Gable Sieperda Doesn't Compare Himself To Anyone Anymore

Note: This story was corrected to include Sieperda's accomplishments in cross country

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For a long time, Gable Sieperda tried to be like the man he was named after. 

Born in wrestling-mad Iowa, the Central Lyon (IA) senior always understood the significance. It was an honor to be named after Dan Gable, the famed Olympic and World Championship gold medalist and NCAA Champion grappler who hailed from the state. 

Over the years, he spent hours honing his craft on the mat -- double unders, arm bars, and shoots -- to make sure there was no doubt he was living up to that honor. 

But while Sieperda was very good as a wrestler, qualifying for state three times, it wasn't until 2015 that he found out that he was exceptional in something else. He won his first 3200m state title in Iowa as a freshman.

"He was all about wrestling until he fell in love with running," said Dan Snyder, Sieperda's track and field coach at Central Lyon. "A kid like that, he wants to be the best." 

Now, just a few weeks from graduation, Sieperda will finish off his running career as one of the most accomplished athletes in Iowa history, already the owner of two individual titles from 2017 and three overall. 

He won a state title in cross country in 2017, leading George-Little Rock High -- the school he previously attended before transferring -- to a state title. 

On Thursday, he won his second straight and third 3200m race overall in a Class 1A record of 9:09.60 and was eighth in the 400m in 51.85 at the Iowa High School Athletic Association Track and Field Championships in Des Moines. He will finish off his state haul with efforts in the 800m and 1600m on Saturday on Drake University's track.

"He wanted to be the first guy to win four championships," Snyder said. "I told him, 'You have to win three first.' But he's the kind of person who will do whatever he can to win." 

The ironic part is that while Sieperda won't become the wrestle Dan Gable was, he'll still end up going to the same school as him. In November, the multi-talented distance runner signed with Iowa State University. 

"It's been his dream to run there," Snyder said. 

And yet, Sieperda's emergence has come in small doses. 

He operates out of Class 1A, the smallest classification in Iowa, with a graduating class of about "40 to 50 kids," Snyder said. Ultimately, that's meant Sieperda has been a factor on a state scale rather than a national one.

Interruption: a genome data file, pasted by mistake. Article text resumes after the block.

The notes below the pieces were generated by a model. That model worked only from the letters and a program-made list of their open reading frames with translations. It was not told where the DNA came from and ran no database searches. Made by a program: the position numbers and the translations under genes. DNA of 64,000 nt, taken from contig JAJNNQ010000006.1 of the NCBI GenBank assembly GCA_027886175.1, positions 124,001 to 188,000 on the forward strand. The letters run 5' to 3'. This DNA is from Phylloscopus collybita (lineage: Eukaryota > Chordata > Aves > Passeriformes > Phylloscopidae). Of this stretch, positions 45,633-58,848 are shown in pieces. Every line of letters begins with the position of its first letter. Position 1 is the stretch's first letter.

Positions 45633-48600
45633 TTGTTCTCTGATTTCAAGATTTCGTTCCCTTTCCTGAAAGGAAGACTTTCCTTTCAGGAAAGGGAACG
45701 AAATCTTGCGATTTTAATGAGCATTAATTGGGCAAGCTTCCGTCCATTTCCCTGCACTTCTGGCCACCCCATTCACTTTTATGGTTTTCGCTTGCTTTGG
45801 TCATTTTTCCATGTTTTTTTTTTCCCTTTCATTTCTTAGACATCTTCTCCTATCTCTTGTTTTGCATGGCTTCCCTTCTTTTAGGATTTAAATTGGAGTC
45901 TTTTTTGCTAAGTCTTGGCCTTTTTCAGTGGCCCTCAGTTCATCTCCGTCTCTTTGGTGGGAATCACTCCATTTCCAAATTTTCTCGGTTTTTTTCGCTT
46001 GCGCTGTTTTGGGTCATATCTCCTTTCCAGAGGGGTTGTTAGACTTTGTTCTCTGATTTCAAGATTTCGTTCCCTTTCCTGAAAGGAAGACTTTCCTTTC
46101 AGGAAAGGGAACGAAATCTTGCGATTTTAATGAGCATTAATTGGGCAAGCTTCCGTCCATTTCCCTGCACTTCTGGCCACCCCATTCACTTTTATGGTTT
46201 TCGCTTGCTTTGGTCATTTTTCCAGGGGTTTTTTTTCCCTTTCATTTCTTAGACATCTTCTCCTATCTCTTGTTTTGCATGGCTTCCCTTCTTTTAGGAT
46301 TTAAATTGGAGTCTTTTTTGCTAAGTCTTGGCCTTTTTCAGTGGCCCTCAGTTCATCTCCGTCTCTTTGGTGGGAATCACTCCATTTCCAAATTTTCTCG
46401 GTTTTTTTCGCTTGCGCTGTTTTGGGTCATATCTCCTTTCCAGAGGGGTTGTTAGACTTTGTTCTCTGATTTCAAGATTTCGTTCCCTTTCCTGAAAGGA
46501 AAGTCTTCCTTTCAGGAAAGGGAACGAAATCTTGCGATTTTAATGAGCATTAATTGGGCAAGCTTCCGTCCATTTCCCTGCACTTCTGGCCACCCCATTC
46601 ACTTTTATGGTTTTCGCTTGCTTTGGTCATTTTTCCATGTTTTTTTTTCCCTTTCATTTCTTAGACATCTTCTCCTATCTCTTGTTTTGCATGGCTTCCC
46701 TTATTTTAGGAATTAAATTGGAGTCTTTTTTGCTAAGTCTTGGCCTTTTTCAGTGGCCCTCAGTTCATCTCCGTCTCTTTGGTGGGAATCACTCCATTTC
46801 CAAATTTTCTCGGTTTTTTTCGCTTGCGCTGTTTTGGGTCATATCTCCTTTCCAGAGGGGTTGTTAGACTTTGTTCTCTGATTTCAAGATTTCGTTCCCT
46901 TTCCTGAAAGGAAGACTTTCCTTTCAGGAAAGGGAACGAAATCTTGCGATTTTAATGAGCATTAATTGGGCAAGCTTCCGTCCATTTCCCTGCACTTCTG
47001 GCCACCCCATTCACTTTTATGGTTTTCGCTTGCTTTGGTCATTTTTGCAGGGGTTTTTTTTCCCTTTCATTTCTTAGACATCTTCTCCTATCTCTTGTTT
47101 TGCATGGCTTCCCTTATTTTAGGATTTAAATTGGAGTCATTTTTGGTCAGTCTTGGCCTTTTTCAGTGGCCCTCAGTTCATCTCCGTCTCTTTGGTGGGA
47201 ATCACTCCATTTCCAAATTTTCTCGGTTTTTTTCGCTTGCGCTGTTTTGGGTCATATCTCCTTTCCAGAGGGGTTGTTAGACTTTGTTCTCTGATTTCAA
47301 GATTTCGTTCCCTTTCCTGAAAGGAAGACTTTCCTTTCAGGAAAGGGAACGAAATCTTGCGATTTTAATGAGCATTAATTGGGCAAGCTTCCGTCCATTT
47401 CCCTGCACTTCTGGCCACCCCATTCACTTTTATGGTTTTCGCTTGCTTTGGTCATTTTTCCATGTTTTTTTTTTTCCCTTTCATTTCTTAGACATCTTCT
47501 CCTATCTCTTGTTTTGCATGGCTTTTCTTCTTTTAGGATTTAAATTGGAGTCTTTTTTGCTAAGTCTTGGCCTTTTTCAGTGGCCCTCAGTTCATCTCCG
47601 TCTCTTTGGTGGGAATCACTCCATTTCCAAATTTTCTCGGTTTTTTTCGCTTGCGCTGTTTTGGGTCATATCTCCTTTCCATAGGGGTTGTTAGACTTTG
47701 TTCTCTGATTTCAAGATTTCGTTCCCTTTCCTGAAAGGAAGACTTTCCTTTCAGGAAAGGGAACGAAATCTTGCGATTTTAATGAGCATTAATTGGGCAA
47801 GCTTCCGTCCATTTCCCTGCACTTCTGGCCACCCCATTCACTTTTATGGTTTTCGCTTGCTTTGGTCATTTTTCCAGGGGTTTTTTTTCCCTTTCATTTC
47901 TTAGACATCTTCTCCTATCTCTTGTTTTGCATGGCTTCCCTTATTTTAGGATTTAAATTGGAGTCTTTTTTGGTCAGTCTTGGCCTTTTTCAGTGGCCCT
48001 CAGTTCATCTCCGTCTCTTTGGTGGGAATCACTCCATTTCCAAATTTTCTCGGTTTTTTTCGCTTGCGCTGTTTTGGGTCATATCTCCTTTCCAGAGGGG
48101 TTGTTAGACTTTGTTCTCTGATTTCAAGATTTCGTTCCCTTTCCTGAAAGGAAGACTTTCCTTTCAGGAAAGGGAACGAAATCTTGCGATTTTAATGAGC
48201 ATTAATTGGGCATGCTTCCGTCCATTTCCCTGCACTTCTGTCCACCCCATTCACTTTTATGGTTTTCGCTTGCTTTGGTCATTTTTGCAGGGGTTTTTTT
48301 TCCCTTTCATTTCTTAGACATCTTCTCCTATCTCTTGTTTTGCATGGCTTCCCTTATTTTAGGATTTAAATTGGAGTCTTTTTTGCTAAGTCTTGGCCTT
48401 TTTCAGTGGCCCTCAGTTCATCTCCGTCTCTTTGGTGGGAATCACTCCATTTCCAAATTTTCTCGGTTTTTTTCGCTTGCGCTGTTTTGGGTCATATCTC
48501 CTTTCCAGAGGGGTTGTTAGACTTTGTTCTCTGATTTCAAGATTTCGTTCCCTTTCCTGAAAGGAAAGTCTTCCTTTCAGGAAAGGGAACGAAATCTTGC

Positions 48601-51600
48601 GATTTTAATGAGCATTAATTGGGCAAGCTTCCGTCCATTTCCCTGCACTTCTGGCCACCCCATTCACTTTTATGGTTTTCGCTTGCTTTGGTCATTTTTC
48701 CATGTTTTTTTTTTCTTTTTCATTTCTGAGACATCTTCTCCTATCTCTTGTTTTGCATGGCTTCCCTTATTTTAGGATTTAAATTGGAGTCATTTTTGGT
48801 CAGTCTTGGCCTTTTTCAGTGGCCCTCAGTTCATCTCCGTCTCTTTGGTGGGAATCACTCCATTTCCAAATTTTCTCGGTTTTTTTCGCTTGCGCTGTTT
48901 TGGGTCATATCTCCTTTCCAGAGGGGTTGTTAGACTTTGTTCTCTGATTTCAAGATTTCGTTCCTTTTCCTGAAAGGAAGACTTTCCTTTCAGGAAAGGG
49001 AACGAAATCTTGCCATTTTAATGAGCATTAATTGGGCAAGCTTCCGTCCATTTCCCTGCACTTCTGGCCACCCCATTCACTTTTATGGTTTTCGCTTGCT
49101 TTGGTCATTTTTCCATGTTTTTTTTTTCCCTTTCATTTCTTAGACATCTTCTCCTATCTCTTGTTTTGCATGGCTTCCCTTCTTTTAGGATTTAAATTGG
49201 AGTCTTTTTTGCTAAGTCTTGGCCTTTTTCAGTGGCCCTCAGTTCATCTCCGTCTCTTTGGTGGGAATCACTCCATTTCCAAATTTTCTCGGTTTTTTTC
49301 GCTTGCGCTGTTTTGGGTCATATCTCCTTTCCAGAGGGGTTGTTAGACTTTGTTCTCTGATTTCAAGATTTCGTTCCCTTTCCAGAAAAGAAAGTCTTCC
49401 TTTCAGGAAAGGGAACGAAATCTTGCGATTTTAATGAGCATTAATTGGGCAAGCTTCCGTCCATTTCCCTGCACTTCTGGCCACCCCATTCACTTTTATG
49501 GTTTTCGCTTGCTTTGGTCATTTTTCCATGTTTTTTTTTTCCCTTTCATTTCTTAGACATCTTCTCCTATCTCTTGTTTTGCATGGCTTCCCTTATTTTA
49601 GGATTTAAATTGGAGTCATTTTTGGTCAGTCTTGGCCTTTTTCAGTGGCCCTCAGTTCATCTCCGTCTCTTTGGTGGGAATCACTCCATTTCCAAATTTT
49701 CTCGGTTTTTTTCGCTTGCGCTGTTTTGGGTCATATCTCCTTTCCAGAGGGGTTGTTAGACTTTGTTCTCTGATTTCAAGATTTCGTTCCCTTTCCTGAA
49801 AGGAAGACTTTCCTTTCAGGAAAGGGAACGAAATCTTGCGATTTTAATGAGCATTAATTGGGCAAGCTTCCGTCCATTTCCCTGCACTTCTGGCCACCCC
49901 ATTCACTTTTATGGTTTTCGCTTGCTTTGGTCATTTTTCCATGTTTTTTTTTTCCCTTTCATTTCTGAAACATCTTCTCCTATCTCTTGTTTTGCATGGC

His times, however, have been impressive. 

In 2017, Sieperda won his 800m in 1:55.12 -- the third fastest time of anyone in Iowa -- and posted a best of 9:15.30 in the 3200m to win by 14 seconds. He lost the 1600 by two seconds, crossing the line in 4:20.33. 

None of those times are probably good enough for a high-achiever like Sieperda in 2018, though.

In a perfect world, the Central Lyon athlete hoped to run 1:52 in the 800m, under 4:10 in the 1600m and under 9:00 in the 3200m. His goals, naturally, have always been to the moon. 

Sieperda came up short on those time goals on Thursday in the half-mile and two-mile, though he's still going to go for broke on Saturday. 

"He wants to put on a show," Snyder said. 

If there's anyone who's doubting Sieperda, Snyder says, he wants them to remember a story from winter. 

A blizzard came through Rock Rapids, the small town of less than 2,000 people where the Central Lyon senior lives in Iowa. 

"That Sunday he knows he has to get out and run, so he heads outside against the wind on a gravel road and heads out on a 12 mile run," Snyder said. 

"He has this mentality where he thinks there are others out there trying to beat him, so if he needs to do whatever he can to prevent that," Snyder added. "So he goes out and does it." 

Importantly, he wasn't trying to be like Dan Gable anymore.

That work ethic and drive was all Gable Sieperda. 

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Contact National Content Producer Cory Mull at or on Twitter @bycorymull